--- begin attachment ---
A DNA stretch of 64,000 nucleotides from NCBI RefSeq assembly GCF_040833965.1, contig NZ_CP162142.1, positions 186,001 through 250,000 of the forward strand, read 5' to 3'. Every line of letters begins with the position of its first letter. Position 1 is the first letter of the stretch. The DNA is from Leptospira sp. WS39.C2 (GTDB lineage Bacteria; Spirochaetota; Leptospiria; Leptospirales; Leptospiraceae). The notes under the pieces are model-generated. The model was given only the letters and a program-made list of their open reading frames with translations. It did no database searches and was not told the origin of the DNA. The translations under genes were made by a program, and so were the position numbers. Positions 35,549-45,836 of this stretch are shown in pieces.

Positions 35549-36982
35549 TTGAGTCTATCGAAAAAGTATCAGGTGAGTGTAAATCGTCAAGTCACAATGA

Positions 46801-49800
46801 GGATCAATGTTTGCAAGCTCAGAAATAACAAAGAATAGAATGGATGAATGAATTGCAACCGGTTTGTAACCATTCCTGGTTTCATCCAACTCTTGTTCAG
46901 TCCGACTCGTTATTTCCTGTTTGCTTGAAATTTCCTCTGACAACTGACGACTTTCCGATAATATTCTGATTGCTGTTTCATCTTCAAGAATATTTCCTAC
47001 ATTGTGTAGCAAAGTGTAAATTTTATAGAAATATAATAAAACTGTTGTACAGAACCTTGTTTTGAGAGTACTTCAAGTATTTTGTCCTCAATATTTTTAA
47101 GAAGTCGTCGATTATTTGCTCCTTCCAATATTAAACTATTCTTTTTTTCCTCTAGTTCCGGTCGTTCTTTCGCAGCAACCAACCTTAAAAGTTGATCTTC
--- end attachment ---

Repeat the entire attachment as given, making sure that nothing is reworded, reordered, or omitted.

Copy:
A DNA stretch of 64,000 nucleotides from NCBI RefSeq assembly GCF_040833965.1, contig NZ_CP162142.1, positions 186,001 through 250,000 of the forward strand, read 5' to 3'. Every line of letters begins with the position of its first letter. Position 1 is the first letter of the stretch. The DNA is from Leptospira sp. WS39.C2 (GTDB lineage Bacteria; Spirochaetota; Leptospiria; Leptospirales; Leptospiraceae). The notes under the pieces are model-generated. The model was given only the letters and a program-made list of their open reading frames with translations. It did no database searches and was not told the origin of the DNA. The translations under genes were made by a program, and so were the position numbers. Positions 35,549-45,836 of this stretch are shown in pieces.

Positions 35549-36982
35549 TTGAGTCTATCGAAAAAGTATCAGGTGAGTGTAAATCGTCAAGTCACAATGA

Positions 46801-49800
46801 GGATCAATGTTTGCAAGCTCAGAAATAACAAAGAATAGAATGGATGAATGAATTGCAACCGGTTTGTAACCATTCCTGGTTTCATCCAACTCTTGTTCAG
46901 TCCGACTCGTTATTTCCTGTTTGCTTGAAATTTCCTCTGACAACTGACGACTTTCCGATAATATTCTGATTGCTGTTTCATCTTCAAGAATATTTCCTAC
47001 ATTGTGTAGCAAAGTGTAAATTTTATAGAAATATAATAAAACTGTTGTACAGAACCTTGTTTTGAGAGTACTTCAAGTATTTTGTCCTCAATATTTTTAA
47101 GAAGTCGTCGATTATTTGCTCCTTCCAATATTAAACTATTCTTTTTTTCCTCTAGTTCCGGTCGTTCTTTCGCAGCAACCAACCTTAAAAGTTGATCTTC